‘O young Lochinvar is come out of the West/And through all the wide border his steed was the best/ And save his good broadsword, he weapons had none/He rode all unarmed and he rode all alone.’ These lines from Sir Walter Scott’s famous poem Lochinvar (broadly translated as suitor) could well apply to our desi political Lochinvar Arvind Kejriwal. For it was without any of the usual political weapon, that he pulled off such a magnificent win. It was a victory which literally blindsided the opponents, not to mention the many expert commentators.
But, now that the euphoria is slowly fading, people must be asking themselves, what did we sign up for? Why is Kejriwal, who came riding on his steed, felling mighty oaks along the way not putting together a government? It was a mandate for change, and it was very much a mandate for the Aam Aadmi Party (AAP). But now it seems the AAP wants the people’s mandate all over again, via a sort of referendum on whether it should form a government at all.
Politics, dear Arvind Kejriwal, is all about give and take. Nothing shady or improper in that. But here we see a new kind of politics, Kejriwal style called when ‘in doubt ask the people’. So, he now wants the people to tell him whether or not he should form a government. This gives me the heebie jeebies. When and if he becomes the chief minister, and, say, he wants to inaugurate a sabzi mandi, will he send out mailers to people asking for their opinion? Maybe those who don’t like their greens will say no. If, say, a flyover was to be built in your vicinity, take heart, you can say no and stop Kejriwal in his tracks. He has already told us that the Tatas and Ambanis can take a hike and that the Delhi government can provide electricity to people. Ah, so the government will also get into conjuring up water and employee volunteers to lay roads and dig ditches.
Which brings me to wonder whether we need Kejriwal at all. If we the people are to take all the decisions, then we can all be republics of one, to quote Arundhati Roy. We don’t need any representative telling us what to do. If I want a sushi stall in every mohalla, by the Lord, I will have it with or without Kejriwal . But seriously, I have never heard of a more half-baked idea of governance. The people have given you a mandate Mr Kejriwal, now get on with it. Or move aside and let someone else do the job.
It is not always that the deserving party gets the numbers to rule in splendid isolation. No, there is nothing terribly wrong about taking help without compromises. But the AAP seems far more bothered about scoring points over the so-called sage of Ralegan Siddhi who now feels that the Lokpal which he fretted, fumed, fasted and fulminated over is all right. He feels that the government has got it right and that Rahul Gandhi is his new best friend. No, no, thundered Kejriwal in an alarming show of political pettiness. Anna Hazare has been misinformed. If Hazare is so easily misinformed, why was he the guiding light of the movement in which Kejriwal cut his political teeth?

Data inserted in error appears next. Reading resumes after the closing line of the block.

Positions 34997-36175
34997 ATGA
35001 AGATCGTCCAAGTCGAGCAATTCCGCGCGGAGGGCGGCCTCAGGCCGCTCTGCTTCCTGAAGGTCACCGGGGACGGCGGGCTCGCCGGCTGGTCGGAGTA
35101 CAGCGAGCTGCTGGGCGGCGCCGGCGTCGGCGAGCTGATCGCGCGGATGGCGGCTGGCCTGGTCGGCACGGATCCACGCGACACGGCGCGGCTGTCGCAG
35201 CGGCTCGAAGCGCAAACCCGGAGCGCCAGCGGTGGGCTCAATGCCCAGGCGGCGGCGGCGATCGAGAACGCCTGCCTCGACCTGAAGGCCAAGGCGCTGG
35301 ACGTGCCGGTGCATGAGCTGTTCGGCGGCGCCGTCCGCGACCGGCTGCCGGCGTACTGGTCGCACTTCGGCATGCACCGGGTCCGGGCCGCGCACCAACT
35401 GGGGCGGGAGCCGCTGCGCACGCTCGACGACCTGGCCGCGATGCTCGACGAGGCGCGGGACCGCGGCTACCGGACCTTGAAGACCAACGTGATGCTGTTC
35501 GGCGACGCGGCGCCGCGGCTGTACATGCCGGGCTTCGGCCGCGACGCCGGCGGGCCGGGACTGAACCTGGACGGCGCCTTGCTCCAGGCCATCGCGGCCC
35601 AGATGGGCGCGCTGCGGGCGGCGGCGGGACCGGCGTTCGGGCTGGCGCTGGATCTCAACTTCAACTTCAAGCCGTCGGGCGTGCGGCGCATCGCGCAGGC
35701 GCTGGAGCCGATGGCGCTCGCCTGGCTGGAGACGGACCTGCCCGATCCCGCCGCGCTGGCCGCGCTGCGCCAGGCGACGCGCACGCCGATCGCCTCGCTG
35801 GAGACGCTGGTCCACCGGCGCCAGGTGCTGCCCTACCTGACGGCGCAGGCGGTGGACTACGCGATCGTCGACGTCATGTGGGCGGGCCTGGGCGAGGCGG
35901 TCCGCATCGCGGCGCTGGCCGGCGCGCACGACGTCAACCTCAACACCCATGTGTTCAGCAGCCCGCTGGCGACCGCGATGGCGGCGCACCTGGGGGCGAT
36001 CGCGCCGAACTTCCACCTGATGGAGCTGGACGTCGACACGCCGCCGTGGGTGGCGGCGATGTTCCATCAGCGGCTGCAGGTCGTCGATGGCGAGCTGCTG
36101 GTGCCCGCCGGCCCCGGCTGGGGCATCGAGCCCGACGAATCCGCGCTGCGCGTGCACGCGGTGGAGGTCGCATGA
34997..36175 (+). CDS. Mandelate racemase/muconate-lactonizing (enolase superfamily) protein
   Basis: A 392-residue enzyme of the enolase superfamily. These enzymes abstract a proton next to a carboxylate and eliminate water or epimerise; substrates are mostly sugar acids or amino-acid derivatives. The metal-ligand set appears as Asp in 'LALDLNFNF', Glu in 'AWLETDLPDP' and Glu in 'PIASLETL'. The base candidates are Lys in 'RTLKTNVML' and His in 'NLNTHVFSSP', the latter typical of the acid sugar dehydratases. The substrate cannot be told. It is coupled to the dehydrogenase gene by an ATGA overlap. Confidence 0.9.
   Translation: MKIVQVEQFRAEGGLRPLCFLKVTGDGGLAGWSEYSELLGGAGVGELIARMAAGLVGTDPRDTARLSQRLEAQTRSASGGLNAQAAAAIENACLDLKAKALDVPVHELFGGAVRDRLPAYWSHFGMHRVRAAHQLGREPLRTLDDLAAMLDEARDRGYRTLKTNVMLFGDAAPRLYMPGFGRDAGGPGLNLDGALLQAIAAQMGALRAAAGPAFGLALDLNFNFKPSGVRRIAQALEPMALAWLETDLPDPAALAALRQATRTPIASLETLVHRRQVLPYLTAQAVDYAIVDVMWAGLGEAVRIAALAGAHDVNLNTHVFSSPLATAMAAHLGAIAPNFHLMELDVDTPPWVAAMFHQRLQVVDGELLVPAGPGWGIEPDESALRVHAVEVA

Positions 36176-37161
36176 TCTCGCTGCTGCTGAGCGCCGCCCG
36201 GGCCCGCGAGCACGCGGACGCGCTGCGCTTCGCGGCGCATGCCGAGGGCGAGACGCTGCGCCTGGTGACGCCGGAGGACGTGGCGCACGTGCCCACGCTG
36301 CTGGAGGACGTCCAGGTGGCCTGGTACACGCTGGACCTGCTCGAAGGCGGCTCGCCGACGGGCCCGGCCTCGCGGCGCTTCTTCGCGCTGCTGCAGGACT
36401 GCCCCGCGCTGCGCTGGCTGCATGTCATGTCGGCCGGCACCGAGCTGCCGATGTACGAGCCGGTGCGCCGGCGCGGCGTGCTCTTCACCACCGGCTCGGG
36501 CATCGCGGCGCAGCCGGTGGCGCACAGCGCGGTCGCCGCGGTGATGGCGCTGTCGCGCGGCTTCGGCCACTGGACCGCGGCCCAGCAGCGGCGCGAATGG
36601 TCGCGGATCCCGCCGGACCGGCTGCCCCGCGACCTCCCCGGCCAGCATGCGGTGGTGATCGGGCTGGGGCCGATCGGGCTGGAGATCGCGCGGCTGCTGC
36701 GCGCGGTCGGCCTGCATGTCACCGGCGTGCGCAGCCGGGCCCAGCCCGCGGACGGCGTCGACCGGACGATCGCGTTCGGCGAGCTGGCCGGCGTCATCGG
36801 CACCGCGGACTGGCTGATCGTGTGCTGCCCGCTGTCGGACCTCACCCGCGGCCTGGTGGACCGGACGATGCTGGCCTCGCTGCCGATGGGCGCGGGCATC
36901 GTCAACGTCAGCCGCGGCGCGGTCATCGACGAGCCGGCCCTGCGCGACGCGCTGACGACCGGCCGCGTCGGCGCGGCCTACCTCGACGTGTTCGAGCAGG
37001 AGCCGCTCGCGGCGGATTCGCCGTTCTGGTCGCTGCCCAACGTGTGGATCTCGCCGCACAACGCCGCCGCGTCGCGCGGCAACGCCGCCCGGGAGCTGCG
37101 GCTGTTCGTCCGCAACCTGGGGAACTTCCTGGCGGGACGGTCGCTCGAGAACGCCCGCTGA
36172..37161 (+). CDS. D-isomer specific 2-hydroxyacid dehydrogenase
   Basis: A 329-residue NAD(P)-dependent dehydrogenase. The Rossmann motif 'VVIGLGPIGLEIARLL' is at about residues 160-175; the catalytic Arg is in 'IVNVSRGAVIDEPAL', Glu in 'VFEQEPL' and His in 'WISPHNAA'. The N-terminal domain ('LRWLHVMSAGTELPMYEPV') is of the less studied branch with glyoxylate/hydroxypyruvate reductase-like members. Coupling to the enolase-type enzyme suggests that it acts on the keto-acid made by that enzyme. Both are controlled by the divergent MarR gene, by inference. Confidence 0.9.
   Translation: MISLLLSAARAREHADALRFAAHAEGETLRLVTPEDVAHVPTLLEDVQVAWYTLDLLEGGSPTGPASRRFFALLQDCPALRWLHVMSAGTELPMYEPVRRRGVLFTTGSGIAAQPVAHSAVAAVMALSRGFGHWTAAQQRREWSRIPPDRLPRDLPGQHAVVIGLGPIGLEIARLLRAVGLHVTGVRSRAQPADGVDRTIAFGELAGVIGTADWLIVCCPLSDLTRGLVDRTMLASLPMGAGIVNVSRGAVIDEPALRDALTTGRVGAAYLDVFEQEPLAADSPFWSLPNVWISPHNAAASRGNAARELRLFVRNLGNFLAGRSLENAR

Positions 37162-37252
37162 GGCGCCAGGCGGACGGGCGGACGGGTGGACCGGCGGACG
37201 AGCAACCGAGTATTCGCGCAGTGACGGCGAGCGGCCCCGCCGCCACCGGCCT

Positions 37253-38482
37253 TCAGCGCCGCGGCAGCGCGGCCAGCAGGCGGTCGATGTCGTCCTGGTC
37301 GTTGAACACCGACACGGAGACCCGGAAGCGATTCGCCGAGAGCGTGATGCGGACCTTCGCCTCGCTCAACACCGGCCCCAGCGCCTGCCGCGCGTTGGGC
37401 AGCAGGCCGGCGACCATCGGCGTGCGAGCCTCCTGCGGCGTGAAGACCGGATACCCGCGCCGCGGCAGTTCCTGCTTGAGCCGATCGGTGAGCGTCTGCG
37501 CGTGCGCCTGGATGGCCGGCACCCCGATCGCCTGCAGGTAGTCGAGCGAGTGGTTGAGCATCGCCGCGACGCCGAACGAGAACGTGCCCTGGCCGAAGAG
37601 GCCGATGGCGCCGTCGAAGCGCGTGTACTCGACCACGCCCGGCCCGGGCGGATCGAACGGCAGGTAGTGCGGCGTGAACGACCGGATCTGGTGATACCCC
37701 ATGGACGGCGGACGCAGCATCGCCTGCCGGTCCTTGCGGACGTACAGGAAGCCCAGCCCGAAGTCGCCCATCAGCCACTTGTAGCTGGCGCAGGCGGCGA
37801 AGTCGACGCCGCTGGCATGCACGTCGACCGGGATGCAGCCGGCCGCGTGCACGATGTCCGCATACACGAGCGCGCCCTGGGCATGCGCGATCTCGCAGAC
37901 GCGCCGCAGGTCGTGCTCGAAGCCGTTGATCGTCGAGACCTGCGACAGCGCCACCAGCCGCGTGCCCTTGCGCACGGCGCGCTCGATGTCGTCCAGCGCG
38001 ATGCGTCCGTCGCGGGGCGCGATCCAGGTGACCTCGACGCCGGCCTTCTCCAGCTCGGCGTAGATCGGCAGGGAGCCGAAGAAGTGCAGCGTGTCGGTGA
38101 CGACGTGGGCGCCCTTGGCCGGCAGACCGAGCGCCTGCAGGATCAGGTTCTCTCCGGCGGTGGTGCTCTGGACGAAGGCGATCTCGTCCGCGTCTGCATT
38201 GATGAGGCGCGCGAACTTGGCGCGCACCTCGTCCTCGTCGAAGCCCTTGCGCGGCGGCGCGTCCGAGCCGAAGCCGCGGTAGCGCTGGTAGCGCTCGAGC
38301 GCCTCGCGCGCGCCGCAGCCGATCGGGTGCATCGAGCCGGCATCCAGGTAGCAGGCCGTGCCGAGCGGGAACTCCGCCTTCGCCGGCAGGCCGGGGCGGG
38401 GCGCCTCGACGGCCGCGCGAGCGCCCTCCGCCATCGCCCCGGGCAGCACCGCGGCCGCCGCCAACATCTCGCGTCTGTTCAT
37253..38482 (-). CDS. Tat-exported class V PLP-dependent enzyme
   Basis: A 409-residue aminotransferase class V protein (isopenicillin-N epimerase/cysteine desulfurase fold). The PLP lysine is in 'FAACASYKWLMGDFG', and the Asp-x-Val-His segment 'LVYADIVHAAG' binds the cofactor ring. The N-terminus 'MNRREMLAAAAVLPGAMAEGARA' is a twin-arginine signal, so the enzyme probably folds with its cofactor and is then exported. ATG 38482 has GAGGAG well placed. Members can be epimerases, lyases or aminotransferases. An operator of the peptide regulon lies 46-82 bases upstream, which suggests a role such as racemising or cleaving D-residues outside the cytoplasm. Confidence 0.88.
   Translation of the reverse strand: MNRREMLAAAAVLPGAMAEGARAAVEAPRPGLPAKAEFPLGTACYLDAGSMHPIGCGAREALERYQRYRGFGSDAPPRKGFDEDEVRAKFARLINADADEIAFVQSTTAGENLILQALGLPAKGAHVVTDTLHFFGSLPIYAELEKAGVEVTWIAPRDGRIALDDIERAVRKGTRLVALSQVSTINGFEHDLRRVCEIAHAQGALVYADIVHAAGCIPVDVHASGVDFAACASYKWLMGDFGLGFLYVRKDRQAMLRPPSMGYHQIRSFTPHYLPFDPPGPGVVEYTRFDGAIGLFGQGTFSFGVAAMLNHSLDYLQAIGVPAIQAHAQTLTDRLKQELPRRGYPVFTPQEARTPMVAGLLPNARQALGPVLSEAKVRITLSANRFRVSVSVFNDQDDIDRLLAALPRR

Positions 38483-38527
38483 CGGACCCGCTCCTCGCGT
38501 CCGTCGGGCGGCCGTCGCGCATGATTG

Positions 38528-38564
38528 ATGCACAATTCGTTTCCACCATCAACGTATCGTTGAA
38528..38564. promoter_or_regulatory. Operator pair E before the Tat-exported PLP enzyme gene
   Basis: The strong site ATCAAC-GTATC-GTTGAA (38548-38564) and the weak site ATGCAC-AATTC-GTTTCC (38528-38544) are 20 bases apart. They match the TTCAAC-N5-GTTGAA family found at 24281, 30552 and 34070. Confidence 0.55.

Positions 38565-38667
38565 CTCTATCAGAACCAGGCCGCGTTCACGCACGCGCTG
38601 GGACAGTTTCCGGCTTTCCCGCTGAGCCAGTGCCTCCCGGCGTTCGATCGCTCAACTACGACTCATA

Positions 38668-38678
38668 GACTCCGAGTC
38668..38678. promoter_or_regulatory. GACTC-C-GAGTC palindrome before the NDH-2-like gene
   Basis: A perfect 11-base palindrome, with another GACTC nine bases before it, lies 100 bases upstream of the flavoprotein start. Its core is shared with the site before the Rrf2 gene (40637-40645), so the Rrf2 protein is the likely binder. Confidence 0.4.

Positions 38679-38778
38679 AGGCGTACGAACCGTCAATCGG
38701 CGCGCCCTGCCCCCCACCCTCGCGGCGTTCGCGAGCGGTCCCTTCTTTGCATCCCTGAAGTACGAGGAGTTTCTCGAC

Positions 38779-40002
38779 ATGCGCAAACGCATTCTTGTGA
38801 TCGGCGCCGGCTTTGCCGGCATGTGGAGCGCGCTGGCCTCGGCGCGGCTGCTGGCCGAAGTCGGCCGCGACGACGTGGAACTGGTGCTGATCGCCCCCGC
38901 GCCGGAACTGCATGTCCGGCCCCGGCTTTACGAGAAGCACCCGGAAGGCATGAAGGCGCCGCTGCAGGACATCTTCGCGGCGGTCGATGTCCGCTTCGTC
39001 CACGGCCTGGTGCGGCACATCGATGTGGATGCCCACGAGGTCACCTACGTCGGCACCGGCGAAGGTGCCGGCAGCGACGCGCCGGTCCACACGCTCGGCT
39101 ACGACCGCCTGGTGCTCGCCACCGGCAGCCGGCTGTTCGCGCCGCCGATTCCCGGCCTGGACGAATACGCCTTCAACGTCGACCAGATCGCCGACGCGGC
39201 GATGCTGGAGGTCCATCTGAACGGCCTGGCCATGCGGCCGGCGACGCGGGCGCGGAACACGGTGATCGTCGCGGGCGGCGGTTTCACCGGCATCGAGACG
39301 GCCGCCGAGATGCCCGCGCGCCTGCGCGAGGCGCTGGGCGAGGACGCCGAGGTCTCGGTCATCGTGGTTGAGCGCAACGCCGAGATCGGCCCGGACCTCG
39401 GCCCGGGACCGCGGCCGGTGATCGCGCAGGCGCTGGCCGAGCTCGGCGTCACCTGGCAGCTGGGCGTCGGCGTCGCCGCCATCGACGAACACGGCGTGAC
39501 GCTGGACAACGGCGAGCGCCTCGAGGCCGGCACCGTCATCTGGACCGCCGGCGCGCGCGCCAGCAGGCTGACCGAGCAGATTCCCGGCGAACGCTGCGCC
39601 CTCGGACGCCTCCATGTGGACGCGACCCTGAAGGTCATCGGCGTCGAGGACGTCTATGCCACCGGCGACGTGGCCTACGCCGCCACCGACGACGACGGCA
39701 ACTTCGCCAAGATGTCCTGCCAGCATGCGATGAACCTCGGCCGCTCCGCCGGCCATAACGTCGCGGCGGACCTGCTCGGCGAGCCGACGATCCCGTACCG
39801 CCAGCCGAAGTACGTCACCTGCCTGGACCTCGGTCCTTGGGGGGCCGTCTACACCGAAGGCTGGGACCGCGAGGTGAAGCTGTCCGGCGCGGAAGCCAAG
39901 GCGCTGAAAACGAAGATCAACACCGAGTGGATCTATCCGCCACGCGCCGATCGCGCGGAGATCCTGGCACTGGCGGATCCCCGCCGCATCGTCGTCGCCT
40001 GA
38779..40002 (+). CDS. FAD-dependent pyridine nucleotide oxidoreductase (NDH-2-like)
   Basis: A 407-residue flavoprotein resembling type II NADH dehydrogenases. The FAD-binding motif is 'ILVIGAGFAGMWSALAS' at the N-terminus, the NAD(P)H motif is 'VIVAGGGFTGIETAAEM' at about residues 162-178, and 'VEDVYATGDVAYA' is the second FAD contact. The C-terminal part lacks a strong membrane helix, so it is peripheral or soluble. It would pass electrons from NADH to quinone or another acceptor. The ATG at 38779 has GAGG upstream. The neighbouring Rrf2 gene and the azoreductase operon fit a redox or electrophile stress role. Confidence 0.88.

The point I am making is that instead of squabbling with Hazare, Kejriwal should be exploring all viable options for forming a government and not be jabbering on about this referendum via smses and mails that he plans to hold. He has put forward 18 conditions in the full knowledge that neither the Congress nor the BJP will accept them. While we would like to see our netas leave their Lutyens bungalows and fancy cars, it cannot happen at Kejriwal’s command. Devolving power to the mohallas is the stuff that democracy should be made of but again, it cannot happen overnight. Which is why I ask to know the reason behind Kejriwal asking the Lieutenant Governor for 10 more days to come up with an answer. He has categorically told us that he will have no truck with either of the big two. So where will he get the numbers from? Or will the revenue service officer fell us with an exercise in number crunching the likes of which we have not seen before? I await with bated breath.
It seems clear now that the AAP wants another election. But, there is no gainsaying that another poll will give Kejriwal the numbers he needs. It would be at enormous cost to the taxpayer and will cause the Election Commission added headaches as it grapples with the general elections. If the AAP has chosen to enter the political fray, it cannot remain aloof from the system.
There are several permutations and combinations which can be worked out without sacrificing any principles or holding referendums. I know that Kejriwal has plans to spread his wings. The AAP has already opened over 350 offices across India. The AAP must respect the fact that those offering support have also been elected by the people. So, it is not as though they are usurpers or imposters.
I reckon this holier-than-thou attitude is because the AAP has never been in the political pit before. It has notched up such a huge success in such a short time. Now comes the hard part where Kejriwal can no longer disregard all weapons of politics or indeed ride all alone.